A RENOWNED criminal profiler is to study a series of Scottish murders from the 1970s for alleged links to the acquitted World's End suspect Angus Sinclair.
The American expert has been called in as a man serving a life sentence for one of the killings attempts to convince the Court of Criminal Appeal that his conviction was a miscarriage of justice.
A Federal Bureau of Investigation report – commissioned during a cold-case review by Scottish police forces – has suggested that the series of murders could have been committed by the same person.
Yesterday, Frank Mulholland, QC, the Solicitor-General for Scotland, told the court that Brent E Turvey, a forensic profiler from Alaska, had been asked for a report.
"It would appear Mr Turvey is a world-renowned expert on these matters," said Mr Mulholland, adding that it was important the court should be provided with as much information as possible in hearing the appeal by Thomas Young, 75.
Young is seeking to overturn his conviction for the murder of Frances Barker, 37, a bakery worker, who was last seen alive in the early hours of 11 June, 1977. Her body was found 16 days later in undergrowth near a road leading to Inchneuk Farm, Glenboig, Lanarkshire.
In October of that year, Young, a lorry driver, described as "a violent sexual inadequate", denied the murder and stood trial, and was found guilty by a jury that deliberated for only an hour.
He received a life sentence and was ordered to serve a minimum of 25 years in prison. He remains behind bars.
In 2004, a cold-case review, named Operation Trinity, was carried out into a number of murders, which included the deaths of six women over a seven-month period in 1977.
The cases examined included Ms Barker's death, and the World's End case in Edinburgh, so named because the two victims, Helen Scott and Christine Eadie, had been killed after a night out at the World's End pub in the Royal Mile.
The review, which considered new DNA evidence, led to the trial in 2007 of Sinclair, 64, who was accused of murdering Ms Scott and Ms Eadie while acting with Gordon Hamilton, his brother-in-law, now deceased.
The trial collapsed when the judge ruled that there was insufficient evidence against Sinclair. He was already serving two life sentences, for rape and murder.
Following the World's End case, the Scottish Criminal Cases Review Commission, which investigates possible miscarriages of justice, asked the Court of Criminal Appeal to examine Young's conviction.
His lawyers maintain there is evidence that the murder of Ms Barker "may have been committed by Angus Sinclair and/or Gordon Hamilton".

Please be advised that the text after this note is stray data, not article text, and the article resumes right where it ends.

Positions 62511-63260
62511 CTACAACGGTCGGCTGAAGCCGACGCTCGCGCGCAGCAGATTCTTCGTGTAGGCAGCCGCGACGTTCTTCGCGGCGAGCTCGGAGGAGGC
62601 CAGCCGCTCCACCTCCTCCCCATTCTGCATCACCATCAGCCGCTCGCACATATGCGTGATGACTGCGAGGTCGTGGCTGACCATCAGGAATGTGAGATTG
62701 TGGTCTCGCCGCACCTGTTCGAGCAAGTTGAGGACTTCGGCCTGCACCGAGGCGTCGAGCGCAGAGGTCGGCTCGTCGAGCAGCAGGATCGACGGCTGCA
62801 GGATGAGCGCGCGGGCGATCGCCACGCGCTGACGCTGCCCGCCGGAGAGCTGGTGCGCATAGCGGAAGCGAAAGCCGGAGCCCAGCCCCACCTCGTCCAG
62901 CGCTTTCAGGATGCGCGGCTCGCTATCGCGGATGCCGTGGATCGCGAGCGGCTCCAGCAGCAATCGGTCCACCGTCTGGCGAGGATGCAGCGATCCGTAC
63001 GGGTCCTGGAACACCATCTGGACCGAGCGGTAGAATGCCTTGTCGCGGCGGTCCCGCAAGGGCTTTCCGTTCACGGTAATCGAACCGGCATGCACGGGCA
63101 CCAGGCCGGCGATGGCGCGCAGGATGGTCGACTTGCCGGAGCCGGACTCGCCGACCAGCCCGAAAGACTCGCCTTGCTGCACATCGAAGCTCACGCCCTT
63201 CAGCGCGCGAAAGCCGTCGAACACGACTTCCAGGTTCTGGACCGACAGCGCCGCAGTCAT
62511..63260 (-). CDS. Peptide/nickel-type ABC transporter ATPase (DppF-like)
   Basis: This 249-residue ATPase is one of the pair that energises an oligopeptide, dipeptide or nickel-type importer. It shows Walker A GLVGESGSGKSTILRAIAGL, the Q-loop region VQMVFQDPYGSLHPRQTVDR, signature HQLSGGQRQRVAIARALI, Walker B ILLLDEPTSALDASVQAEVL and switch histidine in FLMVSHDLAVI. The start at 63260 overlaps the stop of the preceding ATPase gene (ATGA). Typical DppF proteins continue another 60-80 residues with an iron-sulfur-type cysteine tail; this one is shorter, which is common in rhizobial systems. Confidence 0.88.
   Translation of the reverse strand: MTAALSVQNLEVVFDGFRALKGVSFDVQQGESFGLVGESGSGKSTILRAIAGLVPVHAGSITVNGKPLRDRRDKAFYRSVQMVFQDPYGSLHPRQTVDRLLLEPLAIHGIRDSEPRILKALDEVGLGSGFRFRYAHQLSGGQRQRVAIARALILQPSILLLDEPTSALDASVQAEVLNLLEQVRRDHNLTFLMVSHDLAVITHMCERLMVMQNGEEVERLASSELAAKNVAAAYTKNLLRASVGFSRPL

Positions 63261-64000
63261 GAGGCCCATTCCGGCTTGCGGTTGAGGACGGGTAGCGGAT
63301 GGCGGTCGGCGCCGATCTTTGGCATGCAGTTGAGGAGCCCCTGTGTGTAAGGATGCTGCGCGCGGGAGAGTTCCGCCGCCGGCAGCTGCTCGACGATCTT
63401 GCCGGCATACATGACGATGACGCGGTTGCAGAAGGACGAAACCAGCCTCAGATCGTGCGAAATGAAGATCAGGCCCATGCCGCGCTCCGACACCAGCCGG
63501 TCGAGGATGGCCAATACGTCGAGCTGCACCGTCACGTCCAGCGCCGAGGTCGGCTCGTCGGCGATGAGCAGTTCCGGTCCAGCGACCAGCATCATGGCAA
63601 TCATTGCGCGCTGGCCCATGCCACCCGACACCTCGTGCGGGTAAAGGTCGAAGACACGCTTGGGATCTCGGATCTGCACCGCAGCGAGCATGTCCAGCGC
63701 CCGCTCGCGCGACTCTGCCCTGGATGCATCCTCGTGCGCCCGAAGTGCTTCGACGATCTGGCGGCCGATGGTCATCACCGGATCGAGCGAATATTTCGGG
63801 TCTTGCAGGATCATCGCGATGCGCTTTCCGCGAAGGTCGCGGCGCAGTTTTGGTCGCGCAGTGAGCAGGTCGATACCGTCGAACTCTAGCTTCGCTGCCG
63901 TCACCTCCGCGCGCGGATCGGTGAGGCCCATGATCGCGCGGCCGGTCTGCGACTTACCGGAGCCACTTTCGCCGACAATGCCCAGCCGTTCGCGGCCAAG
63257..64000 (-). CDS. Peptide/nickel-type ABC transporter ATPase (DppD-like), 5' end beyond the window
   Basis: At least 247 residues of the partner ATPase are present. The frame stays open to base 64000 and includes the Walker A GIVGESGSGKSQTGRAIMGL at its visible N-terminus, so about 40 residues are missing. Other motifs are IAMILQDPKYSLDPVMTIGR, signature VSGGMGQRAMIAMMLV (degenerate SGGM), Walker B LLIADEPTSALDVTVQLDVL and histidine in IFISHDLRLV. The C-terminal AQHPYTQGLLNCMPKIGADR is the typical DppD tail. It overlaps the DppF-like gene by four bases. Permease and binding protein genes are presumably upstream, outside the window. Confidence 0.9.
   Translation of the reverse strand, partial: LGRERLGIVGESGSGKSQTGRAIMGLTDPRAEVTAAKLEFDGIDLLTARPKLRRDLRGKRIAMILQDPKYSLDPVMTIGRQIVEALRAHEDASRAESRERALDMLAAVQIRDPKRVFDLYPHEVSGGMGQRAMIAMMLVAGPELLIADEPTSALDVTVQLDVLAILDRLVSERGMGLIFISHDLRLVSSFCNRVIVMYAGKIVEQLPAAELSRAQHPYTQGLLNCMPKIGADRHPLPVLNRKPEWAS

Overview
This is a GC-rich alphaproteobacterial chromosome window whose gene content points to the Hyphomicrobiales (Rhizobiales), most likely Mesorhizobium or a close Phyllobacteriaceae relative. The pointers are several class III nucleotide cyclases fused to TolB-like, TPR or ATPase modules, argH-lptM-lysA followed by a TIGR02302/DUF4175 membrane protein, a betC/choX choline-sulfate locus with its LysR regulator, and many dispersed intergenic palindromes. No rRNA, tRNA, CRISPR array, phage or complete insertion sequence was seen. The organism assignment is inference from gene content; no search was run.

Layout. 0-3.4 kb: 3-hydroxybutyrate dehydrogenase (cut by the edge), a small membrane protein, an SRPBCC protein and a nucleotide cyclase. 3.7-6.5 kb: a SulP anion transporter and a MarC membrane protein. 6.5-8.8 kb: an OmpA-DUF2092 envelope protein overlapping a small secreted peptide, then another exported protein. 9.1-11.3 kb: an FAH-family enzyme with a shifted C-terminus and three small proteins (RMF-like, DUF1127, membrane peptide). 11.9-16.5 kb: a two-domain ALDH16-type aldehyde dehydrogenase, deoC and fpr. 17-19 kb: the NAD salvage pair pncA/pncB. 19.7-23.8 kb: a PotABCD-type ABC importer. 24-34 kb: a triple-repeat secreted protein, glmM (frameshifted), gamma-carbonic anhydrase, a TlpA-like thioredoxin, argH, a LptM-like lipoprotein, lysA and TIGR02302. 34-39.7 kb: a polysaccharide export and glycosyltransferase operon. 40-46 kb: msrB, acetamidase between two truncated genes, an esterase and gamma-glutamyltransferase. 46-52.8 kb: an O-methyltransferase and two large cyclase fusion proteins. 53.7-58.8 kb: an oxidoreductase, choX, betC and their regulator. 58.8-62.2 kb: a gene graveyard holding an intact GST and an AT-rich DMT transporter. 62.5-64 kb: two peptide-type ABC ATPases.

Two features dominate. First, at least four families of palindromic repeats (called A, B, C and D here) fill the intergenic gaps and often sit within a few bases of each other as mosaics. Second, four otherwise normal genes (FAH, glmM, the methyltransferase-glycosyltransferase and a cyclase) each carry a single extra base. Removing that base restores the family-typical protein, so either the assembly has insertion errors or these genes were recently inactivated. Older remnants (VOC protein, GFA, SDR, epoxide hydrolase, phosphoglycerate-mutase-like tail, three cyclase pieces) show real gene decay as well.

As part of the Operation Trinity investigation, a report had been commissioned from the FBI's behavioural analysis unit. It examined the circumstances of the murders and concluded that the same offender was responsible for all six.
A re-examination of the findings of the post-mortem examinations of the six women found "common characteristics" in the methods used to bind, restrain and kill them. Young had been in prison at the time of five of the murders.
A date has still to be fixed for his appeal, but at yesterday's hearing to check on progress in the case, Mr Mulholland said that Mr Turvey would come to Scotland to speak to the relevant investigating police officers, and he would also need to read up on the murder inquiries.
"There is a huge amount of material for him to consider," said Mr Mulholland.
He expected Mr Turvey to report at the end of June, and his findings would be disclosed to Young's defence team.
Expert witness in death penalty cases
BRENT Turvey is a graduate in forensic science, psychology and history from the University of New Haven, Connecticut, and Portland State University, Oregon.
The profiler has been involved in a number of cases worldwide and says most of his work "has focused on the examination and interpretation of physical and behavioural evidence".
He is secretary of the Academy of Behavioural Profiling and editor-in-chief of the Journal of Behavioural Profiling.
He has affiliations with Bond University, Gold Coast, Australia, and Oklahoma City University.
He has lectured in several countries, including China. Mr Turvey has published several works, including Criminal Profiling: An introduction to behavioural evidence analysis, Rape Investigation Handbook, Crime Reconstruction, and Forensic Victimology.
Sometimes regarded as a controversial individual, the behavioural expert was once quoted as saying that people either really liked or disliked him.
Mr Turvey is said to have testified in more death penalty cases than any other expert witness.